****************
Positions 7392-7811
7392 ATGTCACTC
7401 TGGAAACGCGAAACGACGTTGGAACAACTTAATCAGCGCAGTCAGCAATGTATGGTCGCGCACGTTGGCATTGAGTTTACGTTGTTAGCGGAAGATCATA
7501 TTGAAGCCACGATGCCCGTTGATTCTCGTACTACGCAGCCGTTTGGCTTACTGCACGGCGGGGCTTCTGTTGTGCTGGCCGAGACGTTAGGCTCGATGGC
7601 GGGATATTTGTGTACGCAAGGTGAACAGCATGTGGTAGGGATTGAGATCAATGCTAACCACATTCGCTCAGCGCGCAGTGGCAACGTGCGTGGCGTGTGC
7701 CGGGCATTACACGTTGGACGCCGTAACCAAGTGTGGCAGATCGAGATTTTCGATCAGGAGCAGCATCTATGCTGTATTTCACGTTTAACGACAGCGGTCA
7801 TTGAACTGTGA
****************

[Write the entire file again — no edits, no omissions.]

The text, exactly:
Positions 7392-7811
7392 ATGTCACTC
7401 TGGAAACGCGAAACGACGTTGGAACAACTTAATCAGCGCAGTCAGCAATGTATGGTCGCGCACGTTGGCATTGAGTTTACGTTGTTAGCGGAAGATCATA
7501 TTGAAGCCACGATGCCCGTTGATTCTCGTACTACGCAGCCGTTTGGCTTACTGCACGGCGGGGCTTCTGTTGTGCTGGCCGAGACGTTAGGCTCGATGGC
7601 GGGATATTTGTGTACGCAAGGTGAACAGCATGTGGTAGGGATTGAGATCAATGCTAACCACATTCGCTCAGCGCGCAGTGGCAACGTGCGTGGCGTGTGC
7701 CGGGCATTACACGTTGGACGCCGTAACCAAGTGTGGCAGATCGAGATTTTCGATCAGGAGCAGCATCTATGCTGTATTTCACGTTTAACGACAGCGGTCA
7801 TTGAACTGTGA